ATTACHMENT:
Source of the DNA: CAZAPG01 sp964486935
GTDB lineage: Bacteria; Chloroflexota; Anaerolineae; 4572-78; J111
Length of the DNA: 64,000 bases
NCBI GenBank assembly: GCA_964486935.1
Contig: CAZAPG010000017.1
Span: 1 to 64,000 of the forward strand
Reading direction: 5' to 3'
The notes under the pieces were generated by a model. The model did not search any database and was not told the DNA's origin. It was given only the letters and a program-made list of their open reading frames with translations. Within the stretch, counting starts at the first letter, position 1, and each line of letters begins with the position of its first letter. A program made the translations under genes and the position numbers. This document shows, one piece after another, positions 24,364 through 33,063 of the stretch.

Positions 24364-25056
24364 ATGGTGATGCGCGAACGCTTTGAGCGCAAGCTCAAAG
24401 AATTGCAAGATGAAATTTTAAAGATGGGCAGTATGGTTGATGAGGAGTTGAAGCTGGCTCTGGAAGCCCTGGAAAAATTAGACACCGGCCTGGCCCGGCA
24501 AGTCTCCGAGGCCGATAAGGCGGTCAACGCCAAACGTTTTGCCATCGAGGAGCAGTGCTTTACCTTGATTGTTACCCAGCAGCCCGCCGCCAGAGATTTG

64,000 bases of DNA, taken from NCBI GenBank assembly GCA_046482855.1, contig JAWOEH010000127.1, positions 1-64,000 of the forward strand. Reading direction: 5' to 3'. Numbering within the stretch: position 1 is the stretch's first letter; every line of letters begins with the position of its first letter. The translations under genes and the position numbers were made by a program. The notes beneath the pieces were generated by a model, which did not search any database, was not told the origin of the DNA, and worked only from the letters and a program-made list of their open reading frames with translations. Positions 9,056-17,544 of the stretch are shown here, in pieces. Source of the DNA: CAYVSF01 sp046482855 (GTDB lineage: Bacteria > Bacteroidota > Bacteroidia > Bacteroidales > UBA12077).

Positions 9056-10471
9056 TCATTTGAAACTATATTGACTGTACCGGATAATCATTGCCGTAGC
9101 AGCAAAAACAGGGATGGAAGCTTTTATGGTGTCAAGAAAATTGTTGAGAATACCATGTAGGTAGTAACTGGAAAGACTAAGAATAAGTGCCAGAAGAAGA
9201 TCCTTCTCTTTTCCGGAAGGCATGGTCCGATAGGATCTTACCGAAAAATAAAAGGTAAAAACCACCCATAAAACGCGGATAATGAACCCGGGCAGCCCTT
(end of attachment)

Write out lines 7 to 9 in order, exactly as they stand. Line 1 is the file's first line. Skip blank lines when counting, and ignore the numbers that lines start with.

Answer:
Reading direction: 5' to 3'
The notes under the pieces were generated by a model. The model did not search any database and was not told the DNA's origin. It was given only the letters and a program-made list of their open reading frames with translations. Within the stretch, counting starts at the first letter, position 1, and each line of letters begins with the position of its first letter. A program made the translations under genes and the position numbers. This document shows, one piece after another, positions 24,364 through 33,063 of the stretch.

Positions 24364-25056